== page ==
Northwest Arkansas Times from Fayetteville, Arkansas on October 16, 1974 · Page 15
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October 16, 1974

Northwest Arkansas Times from Fayetteville, Arkansas · Page 15

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Fayetteville, Arkansas
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Wednesday, October 16, 1974
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Page 15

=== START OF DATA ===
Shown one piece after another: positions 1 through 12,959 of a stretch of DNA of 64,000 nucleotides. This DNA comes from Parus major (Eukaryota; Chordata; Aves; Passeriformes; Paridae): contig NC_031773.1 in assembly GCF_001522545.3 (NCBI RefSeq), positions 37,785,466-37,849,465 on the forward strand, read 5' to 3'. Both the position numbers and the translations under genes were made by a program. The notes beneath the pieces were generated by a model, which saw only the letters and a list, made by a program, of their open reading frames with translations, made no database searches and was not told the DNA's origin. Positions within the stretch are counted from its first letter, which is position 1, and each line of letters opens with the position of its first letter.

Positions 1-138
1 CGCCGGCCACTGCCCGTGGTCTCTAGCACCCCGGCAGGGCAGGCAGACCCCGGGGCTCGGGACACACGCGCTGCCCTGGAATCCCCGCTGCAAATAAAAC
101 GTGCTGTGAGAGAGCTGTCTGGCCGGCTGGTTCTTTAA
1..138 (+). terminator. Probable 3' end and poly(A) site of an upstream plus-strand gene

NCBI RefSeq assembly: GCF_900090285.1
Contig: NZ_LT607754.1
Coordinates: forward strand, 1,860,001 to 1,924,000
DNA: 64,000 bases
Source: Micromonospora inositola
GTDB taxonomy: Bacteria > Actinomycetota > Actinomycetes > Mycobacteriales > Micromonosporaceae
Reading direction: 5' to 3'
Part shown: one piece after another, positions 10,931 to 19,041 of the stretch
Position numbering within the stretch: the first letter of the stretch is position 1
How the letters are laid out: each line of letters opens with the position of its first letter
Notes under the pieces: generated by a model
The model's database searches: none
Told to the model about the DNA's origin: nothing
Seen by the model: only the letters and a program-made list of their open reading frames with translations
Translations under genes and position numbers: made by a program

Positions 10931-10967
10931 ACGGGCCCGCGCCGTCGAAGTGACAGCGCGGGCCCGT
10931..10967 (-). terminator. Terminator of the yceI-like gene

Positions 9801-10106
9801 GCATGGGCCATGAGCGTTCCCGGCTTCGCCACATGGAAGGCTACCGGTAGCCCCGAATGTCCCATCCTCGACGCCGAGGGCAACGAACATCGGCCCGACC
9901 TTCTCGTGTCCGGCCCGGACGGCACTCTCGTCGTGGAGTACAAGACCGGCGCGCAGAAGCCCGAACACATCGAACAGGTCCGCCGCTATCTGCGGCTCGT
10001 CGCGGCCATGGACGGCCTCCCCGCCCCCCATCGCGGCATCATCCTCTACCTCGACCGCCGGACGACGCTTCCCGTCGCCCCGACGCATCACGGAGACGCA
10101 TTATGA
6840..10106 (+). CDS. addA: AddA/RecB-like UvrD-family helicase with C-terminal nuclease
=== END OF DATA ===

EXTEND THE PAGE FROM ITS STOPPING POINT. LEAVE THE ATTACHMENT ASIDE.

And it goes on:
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16 · Northwest Arktmsot TIMES, Wed., Oct. 16, 1974 FAYETTEVILLE. ARKANSAS . For Board Of Directors Meet The Candidates... Mrs. Christine Bailey, 31, of 8.W. Elm St. is running for position two, representing Ward Two, against three opponents, William (Pat) Walkins, John Todd 'and. Jim Lindsey. Mrs. Bailey and her husband, Jerry, are the parents of two children. She was born in Fayetteville. has a high school education and is the manger of the housewares department at Montgomery Ward. "I'm against a city income tax-," she said, "because in this time of inflation, people are already burdened enough without adding more." ' On'the subject of inflation, Mrs. 'Bailey said "I don't know how the city can combat inflation. No one else seems to be able to. We can keep cutting back and cutting back, but we can only cut so far before citizens begin screaming for the return of much needed services. A line has to be drawn somewhere and something must be done soon." Mrs. Bailey feels that the board is a policy making body only. "A city manager has been trained to run a city. The board members represent the people CHRISTINE BAILEY At The Library and make the city's policy. From there, the city manager and his staff carry out the board's policy." She said she believes that the general street program . should be expanded but that o t h e r programs, such as sanitation and park and recreation, should be left about the same. "We have to s t a r t thinking about alternatives to the city's five-mill voluntary tax now. If that is declared unconstitutional, we will have to find some other way to support our fire department, which is one area we cannot cut back." "I want to be a board member so I can be a part of what happens in this city and a part of the decisions that are made. I live Fayetteville and feel that I can do a good job," she said. ON SPECIAL INTERESTS Mrs. Bailey said she is not a member ot any special intersi 1C wan' the people of ' By ANN JACOBS Many of the library's patrons are 'browsers, but most seem to come with a specific need for information, so for the next few, weeks I'm going to · list some points to help particular interest groups get the most out cf the Fayetteville Public Library. First, students with all ages who need material for a report. Bring pencil and paper, and some change for the photocopy machine (10 cents per page) and the pay phone. Try to give yourself plenty of time, because you may find more than you expected on your topic. Unless it's a joint assignment, you'll accomplish more by yourself than with a tableful ol your buddies. Get as clear a picture as possible of what the teacher wants. If he or fi h e assigns "South America," ask if his' tory, geography, current events or whatever is wanted; and which country (ies). BUY YOURSELF a good desk dictionary of 50,000 to lOO.OOi entries -- smaller ones jus don't do the job. There an other desirable home referenci works (see "Home Referenci Books in Print." which rate them), but a dictionary is i must. -·-· · : · Other basic sources in thi library are general encyclo pedias (expensive for family purchase, and they go out o date in a few years, so usi the library sets, which ari replaced regularly), atlases yearbooks of current event information and encyclopedia on special topics Cart, science r e l i g i o n , etc.). Foreig l a n g u a g e dictionaries a n special English dictionarie (slang, abbreviations, etc.) ar also here. A VERY important eourci much used, is "Reader's Guid to Periodical Literature," ii dexing articles in a couple h u n d r e d magazines. Fo currant events, and arei where knowledge goes quick it of date, as it does in the :iences, magazines a r e the ily satisfactory · source of formation. Some of our very best in- irmation is in the Reference epartment to be instantly vailabte, so it does not check ut. This is one good reason come yourself, prepared to r ork, rather than to send Mom 'ith instructions to " g e t me omething on South America for londay." (Fathers rarely seem be victimized into doing this hore.) Besides, Mom gra- uated from high school a num- er of years ago -- why make er go through it all over gainV A good information s o u r c e lat usually does check out is pamphlet, and there are thou- ands in the Vertical File cabl- ets. We order heavily from the J.S. Government Printing Of- ice and other places e v e r y month, to k e e p these files up to date. EVERYONE KNOWS there's ooks in a library, so I mention hese last. We have books. OK? We have more books on some iubjects than on others, so sometimes we ask you to limit .he number you take at *a time, ;o be fair t° others with the same assignment. If you 1 are totally hung up group, has no pet projects am no axe to grind. "I just wan to work for Fayetteville." "I definitely support the cits manager form of government,' she said, because if we didn' have it wo would have a mayor who could only devote p a r Editor's Note The two articles on this page are in a series on candidates for positions on the Fayetteville Board of Directors. Each candidate has been interviewed on his stands and beliefs on the problems and opportunities facing Fayetteville. Twenty persons have filed for posts on the seven-member Board of Directors. Four successful candidates will represent the city's four wards, while three will be elected at large. Jim Lindsey, 30, who has gained a reputation in college and professional football, is seeking a position on the City Board of Directors. A native of Forrest City, Lindsey has filed for position 2 and he is opposed by Pat Watkins, Jotii Todd and Mrs. Christine Bailey Lindsey, who has made hi home in Fayetteville since he enrolled at the University of Arkansas in 1862, is presently president of Lindsey and Associates, a real estate company. For seven years he played football with the Minnesota Vikings and for five years i n v o l v e d here. The city manager is responsible for carrying out policy and makirfg administrative decisions," he said. Lindsey sees the city manager form of government as a good way to get t h i n g s done. "I think it is an- excellent method to get things done on a very professional basis with someone who has professional training, who can advise and recommend and the city board omposed of seven men, rather han one, can come to a a t i o n a 1 solution with rofessional help," he said. "I feel the park arrangements liat we have are ideal, and hey increase the desirability of lie city. There are other areas hat we coujd embark into thai vould : be good. The city do well to retain. Fayetteville jute," he said. : ' ' "I wouldn't place my qualifications above anyone else's and think that any citizen of ·"ayetteville can handle this job. We have the quality of people icre, both men and \vomen, who could capably handle it. .My nost prominent qualification is ,hat after g o i n g to the University I decided to make Fayclleville my home. I went iO this school and I am proud of that. I am proud of all of Arkansas and if 1 can serve then I want to., I am a|so very sincerely and deeply aware of the preservaton of this area like il is. If anyone checks i n t o the type of developments we have done they w i l l - s a y that"it is much-in that line. In. addition I have an overview of what is going :on :in town and I think time to the job. With a cityk v a s captain of the special manager we have a man who can devote his full attention to the problems of the city and who is trained to do so." on how to write even how to read paper, or an assign- Checkers Champ To Defend Title TALLAHASSEE, Fla. CAP) -- The last time Marion Tinsley lost a game of checkers, Hicii- ard M. Nixon was vice president of the United States and the Milwaukee Braves played in the World Series. "I lost one game since 1950, the first game of the world title match in 1958, but I won the match 9 to 1," said the soft- spoken associate professor ol mathematics at Florida A M University. Tinsley, 47, is a bachelor who enjoys canoeing, tennis and hiking. But his consuming passion in life is a game usually associated with little, boys, bored firemen and old men on park benches. Tinsley said he was the world checkers champion from 1911 to 1958, when he' retired undefeated. teams. He has lived in Fayetteville in the off-seasons during that time and has been here permanently for the past two years. He is married and he and his wife, Nita, have two sons, Lindy and John D a v i d. They live at 1034 Bonnie Lane. He is a member o:f the U n i v e r s i t y Baptist Church where he has held committee positions and is presently chairman of "Ventures For C h r i s t . 1 ' He 'belongs to professional organizations and has done volunteer work for the U n i t e d , Cerebral Palsy Association. Lindsey is against a city in- AGAINST INCOME TAX come tax. "The tax burden npw is too much. I am for limiting expenditures instead of creasing revenues at this point in time. I feel that with the increased money we get from revenue sharing and other things we probably won't have to reduce services," he said. ; Inflation cannot be controlled locally according to Lindsey. "I don't believe that inflation can n its natural'stale, as r ncar as lossible. In the real -estate, f jusiness the greatest compli- ^ ment we get on the town, and ;his part of the country, is that _ it is very beautiful and very desirable place to live, I , am one of those people who are selfish enough to want, to see it stay that way," he said. . Lindsey lias a deep commitment to this area and says his is his reason for seeking the position. "I feel real deep about a lot of things. I feel 'x deep about God, my family, my ^ community and my country. I g" know this sounds naive or trite, £ in comparison to what we hear nowadays, but I do feel very deeply and I feel that serving on the Board is one way I can offer, my feelings. Although am busy I believe that how feel and care is real and inithose areas I can be effective end help coordinate It," he idded. . "My platform is one o balance. You have to maintain some type of balance within a community and you have t grow within, a community. T h e people who are coming here are »oing to niake us -grow. They love what we ha v e and yet within balance it is necessary to maintain a sensibility towards what is ^happening around us. We have to be careful of what kind of industry comes here it .is the r i g h t kind. I have been all over ' t h e c o u n t r y. and frankly we live in the nicest place in it. I am very proud of that and want to keep it that way. I see it to my advantage, and- to very person's advantage to maintain it and to develop it with that perspective. WANTS OPENNESS "I think we need a very much Delta Kappa Gamma Initiates Members Iota Chapter'of Delta Kappa Gamma, Imternallonal Women Teachers' Honor Society, held a dinner meeting last week at Wyntt's Cafeteria. Tables were decorated with red and gold, the ; scciety's colors* and the flowers were red roses. The invocation was given by Mrs. Donna Lorch. and singing was led by Mrs. Emily Marti. ' After dinner, initiation ceremonies were held for two new members, Mrs. Jody Charier, librarian, at the University ot Arkansas, and Mrs. Agnes Walters, Spanish teacher at Woodland Junior Hi'gli School. Tha initiation was conducted by Mrs. Patricia Langslon, president; Mrs. Penny Fox, first vice president; Mrs, Mary Lou Miller, second vice president; Mrs. Grace Lawson, initiation chairman; and Miss Marcella Grider and Mrs. Tiieodora Halin, sponsors. Two other new members were announced, Mrs. Emma Rutledge,. a transfer natural and I think I can contri- JIM LINDSFA' more open system, from t h e . very top o! government to the " city level. We need a system ; that is open and f r a n k with " the people. They w o r r y about ( w h a t is. happening and we , have to develop some way tlfey understand what is going ' on. I believe we should open ; up a town hall meeting,-once ·' a month where tbe people can voice their opinion .about a n y t h i n g without worrying auout a long agenda. This meeling would be in addition to the regular meetings," ?g Lindsey said. f\ Lindsey has no axe to grind, f \ no pet projects and so special '^ interests in seeking the position. · "If I felt some conflict of in- ferest I would hope that some member from Tennessee, and Miss Frederika Upchurch, a reserve member from Fort Smith. Following initiation, a business meeting was h e l d . Tha hostess committee for the evening included Miss Marie Brown, chairman, Mrs. Ru.th Ccai'ly* Mrs. Fox, Mrs. Martha Hileman, Miss Kara Jordan, Mrs. Lorch, Mrs. Marti, Mrs. Geneva Nelson, Mrs. Dorothy Sullivan. Mrs. Virginia Wylie, and Mrs, Sara Yowell. tell me to resign today, at this minute, from seeking this job. I have no intention of representing anyone except what I think, under my con- conviction of conscience would science is right," he concluded. JCPenney Catalog Centers. ment, we have how-to-study ooks and books showing you low to organize a paper of any "ength or complexity. I've saved the best for the last: Ask a librarian. There's always someone at the information desk, or, if she's busy helping someone else, come to the main d e s k and ask for someone. No question is "dumb" to a librarian; and we wouldn't be here if we didn't enjoy helping people. Hours are 9 a.m. to 6 p.m. Monday through Thursday; 9 a.m. to 5 p.m. Friday a n d Saturday. Next week: Senior citizens. "I had won all the titles and gone as far as I could in check- opportunity ers, and I wanted to spend i n c o m e some time on mathematical research," he said. But the lure of kings, double jumps and the magic phrase "crown me," was too much- to resist. Tinsley came out ot retirement in 1970, winning the national championship that year. He successfully defended his crown this summer at Philadelphia. Tinsley has earned the right to play champion Walter Heller of Gary, Ind., next summer for the world title. He defeated Heller at -Lakeside, Ohio, in 1955 to capture his first world title. : be controlled locally although we all must do our part and help. It is a national problem and I think that we, in Fayetteville, have as 'good an end of it as anywhere in America. We at least have the maintain our a growing, prosperous area. It is definitely a national problem and it must be defeated on a national level," he said. The board of directors serve a dual role of policy making and administrative .responsibilities, according to Lindsey. "I. think, the board is a combination of-policy and administrative! 'There is no question that -within the framework of ordinances they make rulings and also pass ordinances. On the other hand.the board directs the city manager in a great many cases and there is a great degree of judgment and policy IT'S TIME FOR A CHANGE ELECT BRUCE CRIDER for COUNTY JUDGE I stand on my record; horn in Greenland, Arkansas; Air Force veteran; owned and operated cattle and poultry farms and Crider Brothers Nursery. Served as Sheriff a! Washinglon County lor 10 years. Served as County Judge of Washington County for 8 years. When County Judge, I co-operated with Federal, State ind City government. Worked for expansion of our Regional Hospital. Received government grant of $700,000.08 and increased size of hospifll from 60 beds J» 105 beds, wilh a sound financial program to maintain and operate hospital after expansion. Built and staffed the first County Health building in cooperation with the State Health Department. With City of Fayelleville and County Library board we moved the county library Into the Roberta Fulbright Library. Co-operated with State and Federal Government and received ?!,000,000.00 in grants to construct Federal aid bard surface county roads (100 miles). Co-operated with State Welfare Department and installed an elevator in the County House. Finished the 4th floor for the Welfare Dept. wilh no cost to Washington County. _ Co-operated wilh the State National Guard and received option to buy the Armory Building. Co-operated with Federal Government in huilding new roads each side of Beaver Lake with Government paying all cost. Carried petitions (o up-date Washington Co. Salary Act. This raised all county offices in salary and removed the Sheriff's office from (he fee system in 1954. Continued the program of replacing wood bridges with concrete bridges and completed this program while in office. We conlinue_d with the Federal Government, Slate Highway Dent, and (he citizens of Washington County and built new Federal-Aid roads supervised by the State highway department. These roads arc the best roads money can build. Our Federal Government will give $600 00 matching each $400.00 spent by Washington County. Wash. Ington County has not used (his free money to huild a mile of Federal aid roads in nine years. How can we refuse such gifts 1 ? ? ? Washinglon County co-operated with citizens where right-of-way was too narrow for Federal Aid. We built 75 miles of hard surface roads ot (his quality without matching Federal money. At present we have 1300 miles of county roads including 300 miles hard-surfaced and 1000 miles of worn out dirt roads. . j i; A VOTE FOR BRUCE CRIDER for Connty Judge la a vole for progress in every phase of county government. VOTE FOR BRUCE CRIDER COUNTY JUDGE Pol. Ad Paid by Bruce Crider, Greenland Have we got a Santa Claus for you! Just be very, very good and order early, before Oct.31. We'll give you a $ 5 gift certificate for the first $ 50 you spend. Or-a 7.50 gift certificate if you Christmas shop to the tune of $75. A $10 one fora $100 purchase. And, over $100, an even biggar gift certificate. Get to it fast, And get a return on the shopping investment you must make anyway. You've go! your JCPenney Christmas Catalog by now. And you're Into the newest toys for the kids, decorator ideas for home and friends, warm clothes for all the family, sporting gear for Dad, practical but clever gifts for Granny, Aunt Kary and Uncle Bob. It's simply a question of timing. Finalize your list now from the 476 pages of thousands of Items In the book, then sit back and take the next two hectic shopping months off. Phone your order in or come in. . We'll have your Christinas buys ready fora quick pick-up in a few days at the JCPenney Catalog Desk nearest you. And, you can use your gift certificate on your next JCPenney catalog order--in any of our stores-or, give it as a gift. Add tha%to all the values you get when you buy JCPenney quality at low, low prices and you know you've beeo'very, very good. Shop by phone, call 521-4200 J